While there have been described various embodiments of the invention, the compositions and methods described are not intended to be understood as limiting the scope of the invention as changes therewithin are possible and it is intended that each element recited in any of the following claims is to be understood as referring to all equivalent elements for accomplishing substantially the same results in substantially the same or equivalent manner, it being intended to cover the invention broadly in whatever form its principle may be utilized.

Claims (23)

I claim:
1. A weldable article having a metal surface, coated with a composition which comprises about 3 to about 80 percent by weight of a binder and about 20 to about 97 percent by weight of a filler, the filler being comprised of a major amount of a comminuted refractory ferro alloy and a minor amount of a non-metallic corrosion inhibitor selected from the group consisting of chromates, nitrites, phosphates, molybdates, tungstates, silicates and benzoates.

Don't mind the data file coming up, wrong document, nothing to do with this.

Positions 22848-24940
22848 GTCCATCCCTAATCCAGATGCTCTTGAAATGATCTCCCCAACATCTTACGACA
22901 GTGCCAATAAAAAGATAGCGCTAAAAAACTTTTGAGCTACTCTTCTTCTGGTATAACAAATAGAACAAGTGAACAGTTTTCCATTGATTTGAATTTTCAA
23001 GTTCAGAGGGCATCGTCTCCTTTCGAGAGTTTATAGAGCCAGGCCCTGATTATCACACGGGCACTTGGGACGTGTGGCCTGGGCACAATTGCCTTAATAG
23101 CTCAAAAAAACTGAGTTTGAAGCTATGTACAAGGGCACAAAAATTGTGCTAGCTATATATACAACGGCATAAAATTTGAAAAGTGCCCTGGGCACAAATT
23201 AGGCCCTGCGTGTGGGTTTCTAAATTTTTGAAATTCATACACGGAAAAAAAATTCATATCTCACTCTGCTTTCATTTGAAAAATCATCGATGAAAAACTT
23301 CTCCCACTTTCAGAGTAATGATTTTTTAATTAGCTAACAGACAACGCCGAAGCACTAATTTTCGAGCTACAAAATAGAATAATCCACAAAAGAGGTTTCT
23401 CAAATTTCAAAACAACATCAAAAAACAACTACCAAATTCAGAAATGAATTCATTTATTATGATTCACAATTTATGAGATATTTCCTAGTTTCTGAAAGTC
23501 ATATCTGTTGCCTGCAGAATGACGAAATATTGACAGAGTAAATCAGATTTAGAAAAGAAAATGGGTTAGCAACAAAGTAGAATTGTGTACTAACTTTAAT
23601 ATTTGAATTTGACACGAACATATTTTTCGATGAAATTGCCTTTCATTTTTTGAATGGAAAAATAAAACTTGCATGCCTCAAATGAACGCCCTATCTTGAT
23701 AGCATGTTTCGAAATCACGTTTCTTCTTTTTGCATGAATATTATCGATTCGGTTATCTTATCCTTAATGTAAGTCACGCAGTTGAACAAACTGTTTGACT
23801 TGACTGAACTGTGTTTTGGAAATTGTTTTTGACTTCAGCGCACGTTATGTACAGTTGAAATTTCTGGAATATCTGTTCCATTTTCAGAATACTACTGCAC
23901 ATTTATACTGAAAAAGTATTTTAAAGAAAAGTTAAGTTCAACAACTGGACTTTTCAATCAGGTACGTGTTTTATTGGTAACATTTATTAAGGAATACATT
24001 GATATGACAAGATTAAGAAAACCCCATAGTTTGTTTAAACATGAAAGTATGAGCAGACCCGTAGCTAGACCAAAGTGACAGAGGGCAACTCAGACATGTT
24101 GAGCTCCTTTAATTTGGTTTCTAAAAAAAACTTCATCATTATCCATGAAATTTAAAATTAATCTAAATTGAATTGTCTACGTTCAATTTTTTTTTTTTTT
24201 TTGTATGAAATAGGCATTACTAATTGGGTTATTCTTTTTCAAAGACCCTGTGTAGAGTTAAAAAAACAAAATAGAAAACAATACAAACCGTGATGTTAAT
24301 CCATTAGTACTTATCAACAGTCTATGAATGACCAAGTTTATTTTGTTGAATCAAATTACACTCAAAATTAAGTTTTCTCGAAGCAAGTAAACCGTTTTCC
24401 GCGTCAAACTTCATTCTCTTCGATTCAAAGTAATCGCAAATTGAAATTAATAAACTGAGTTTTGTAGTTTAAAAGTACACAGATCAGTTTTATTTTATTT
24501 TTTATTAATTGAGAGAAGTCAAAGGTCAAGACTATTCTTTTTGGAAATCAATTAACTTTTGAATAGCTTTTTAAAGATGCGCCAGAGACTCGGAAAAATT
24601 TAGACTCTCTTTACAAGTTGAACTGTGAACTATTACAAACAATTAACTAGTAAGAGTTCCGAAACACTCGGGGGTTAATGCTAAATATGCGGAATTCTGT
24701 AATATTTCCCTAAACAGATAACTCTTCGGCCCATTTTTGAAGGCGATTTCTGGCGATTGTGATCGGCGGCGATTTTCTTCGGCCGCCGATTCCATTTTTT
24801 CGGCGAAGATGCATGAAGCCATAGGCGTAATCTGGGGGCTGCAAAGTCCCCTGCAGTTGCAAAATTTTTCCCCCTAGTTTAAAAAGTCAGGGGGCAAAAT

2. The article of claim 1 wherein the comminuted refractory ferro alloy is selected from ferromanganese, ferromolybdenum, ferrosilicon, ferrochromium, ferrovanadium, ferrozirconium, ferrotitanium, ferrotungsten, ferroboron, ferrophosphorus and iron carbide.
3. The article of claim 1 wherein the comminuted non-metallic corrosion inhibitor is selected from zinc chromate, zinc yellow, lead silicon-chromate, zinc molybdate, iron phosphate, potassium dichromate, sodium phosphate, calcium tungstate, aluminum silicate, zinc pyrophosphate, lithium dichromate, aluminum benzoate, stannous nitrite and mixtures thereof.
4. The article of claim 3 wherein the non-metallic corrosion inhibitor is selected from zinc chromate and zinc yellow.
5. The article of claim 4 wherein the non-metallic corrosion inhibitor has an average particle size within the range of about 2 to 10 microns.
6. The article of claim 1 wherein the filler includes zinc metal particles in an amount less than that which will substantially detrimentally affect weldability.